She then lay down next to me under the throw, and we cuddled there on the couch, while the wild weather that has been shocking Spring, unleashed through the windows outside.

She sat up, a thoughtful look on her face. I was about to launch into a gentle spiel of how big people can also get upset sometimes, just like little people, but decided to ask her a question first.

“What are you thinking baby girl?”

A pause.

“A toy.”

I actually burst out laughing. Here I was thinking she would be scarred from seeing her Mum so upset, and instead she was thinking of a God-damn toy.

I laughed, and she laughed with me, mimicking my airy/breathless/cackly laugh.

We went to the shops soon after.


This girl, wearing a Unicorn skirt on top of her trakkies, a Unicorn headband, sunglasses as if it were 30 degrees out (it was like, 3) and her Olaf band-aid on her forehead from where she had busted her head nicely days earlier from bashing it against a glass coffee table, got her God-damn toy.

She totally deserved it. She had literally saved me. If it weren’t for her, I would have been in that funk for a long, long, long, sad time.

She can have all the toys in the world. My nurse.



#554 That I have a Mum, and doing ‘Mum’ things…

I was shocked, and then immediately saddened, to learn today that the Mother of one of my oldest and dearest friends, had passed away last night.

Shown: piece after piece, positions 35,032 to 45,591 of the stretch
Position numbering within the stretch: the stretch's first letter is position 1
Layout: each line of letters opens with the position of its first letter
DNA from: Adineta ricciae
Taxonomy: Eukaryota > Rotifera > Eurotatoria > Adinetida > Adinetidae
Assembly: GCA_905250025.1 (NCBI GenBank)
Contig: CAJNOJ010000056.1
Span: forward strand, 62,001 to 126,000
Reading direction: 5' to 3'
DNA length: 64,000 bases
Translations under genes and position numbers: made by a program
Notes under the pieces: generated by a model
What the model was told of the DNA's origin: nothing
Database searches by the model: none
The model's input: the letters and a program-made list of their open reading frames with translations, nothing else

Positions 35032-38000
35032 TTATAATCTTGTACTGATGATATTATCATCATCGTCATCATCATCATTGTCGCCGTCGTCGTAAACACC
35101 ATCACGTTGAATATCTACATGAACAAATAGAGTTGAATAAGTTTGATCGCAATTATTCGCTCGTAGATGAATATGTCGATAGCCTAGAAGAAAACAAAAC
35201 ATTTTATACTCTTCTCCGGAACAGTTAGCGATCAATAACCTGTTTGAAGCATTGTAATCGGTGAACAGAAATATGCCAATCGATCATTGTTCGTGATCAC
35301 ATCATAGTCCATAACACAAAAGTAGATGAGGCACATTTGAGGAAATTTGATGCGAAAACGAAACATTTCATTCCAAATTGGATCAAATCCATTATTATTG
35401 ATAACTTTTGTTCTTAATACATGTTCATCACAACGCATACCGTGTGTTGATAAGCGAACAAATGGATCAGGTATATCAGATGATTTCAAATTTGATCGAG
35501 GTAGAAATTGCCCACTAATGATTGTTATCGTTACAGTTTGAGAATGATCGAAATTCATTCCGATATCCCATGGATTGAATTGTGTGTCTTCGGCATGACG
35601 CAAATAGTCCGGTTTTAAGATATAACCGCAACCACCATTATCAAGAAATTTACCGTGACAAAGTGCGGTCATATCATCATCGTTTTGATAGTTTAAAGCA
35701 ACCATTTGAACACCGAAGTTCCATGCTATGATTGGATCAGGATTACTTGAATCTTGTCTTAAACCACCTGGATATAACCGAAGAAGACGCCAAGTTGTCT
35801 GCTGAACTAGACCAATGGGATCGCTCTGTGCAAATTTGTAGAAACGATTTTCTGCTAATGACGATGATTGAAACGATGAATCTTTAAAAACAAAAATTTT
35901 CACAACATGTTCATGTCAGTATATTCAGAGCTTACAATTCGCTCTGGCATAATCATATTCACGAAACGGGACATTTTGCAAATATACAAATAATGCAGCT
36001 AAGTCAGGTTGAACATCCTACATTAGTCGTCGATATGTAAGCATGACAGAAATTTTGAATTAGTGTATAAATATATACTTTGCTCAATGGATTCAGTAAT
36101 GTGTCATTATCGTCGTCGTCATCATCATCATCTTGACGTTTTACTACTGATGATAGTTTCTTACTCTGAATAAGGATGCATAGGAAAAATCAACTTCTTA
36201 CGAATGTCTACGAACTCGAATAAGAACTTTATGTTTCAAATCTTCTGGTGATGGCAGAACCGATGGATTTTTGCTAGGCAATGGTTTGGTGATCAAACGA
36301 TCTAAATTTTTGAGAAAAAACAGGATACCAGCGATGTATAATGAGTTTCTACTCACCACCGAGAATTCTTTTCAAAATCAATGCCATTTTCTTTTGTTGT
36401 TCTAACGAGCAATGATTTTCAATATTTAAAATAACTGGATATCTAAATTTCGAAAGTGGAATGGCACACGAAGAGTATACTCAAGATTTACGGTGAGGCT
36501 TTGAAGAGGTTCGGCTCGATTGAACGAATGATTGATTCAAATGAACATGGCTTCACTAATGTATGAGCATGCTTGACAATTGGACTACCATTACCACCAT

I knew she had been sick, but still I had had no indication that her condition was getting worse. I knew it might be a long road ahead, which is why I didn’t see this coming.

I called my friend, and told her if I were closer, I’d give her a big hug. We cried. I sent her my love and support.

Then I got off the phone, and sat, with some more tears, before baby girl found me and took me into her play area.

I was grateful. Grateful I could do these ‘Mum’ things, and even just as grateful, that I still had a Mum.

I called my Mum and told her the news. We spoke some more, and it was so nice that when I called, I could hear her voice.

Later on I made a cake with baby girl. I used some sponge cake that had passed its use by date, and also some cream that was weeks old, but had been unopened.

Both were perfectly fine.

I threw in some melted chocolate, and melted white chocolate, that I had used for recipes weeks and months ago, that had gone hard again in the fridge, and melted them again.

I whipped the cream. Added berries.

And the cake was pretty damn good.

How is this at all relevant? There’s a metaphor in there somewhere. About re-using what you think is no good, and holding it all together…

That I have a Mum, and doing ‘Mum’ things.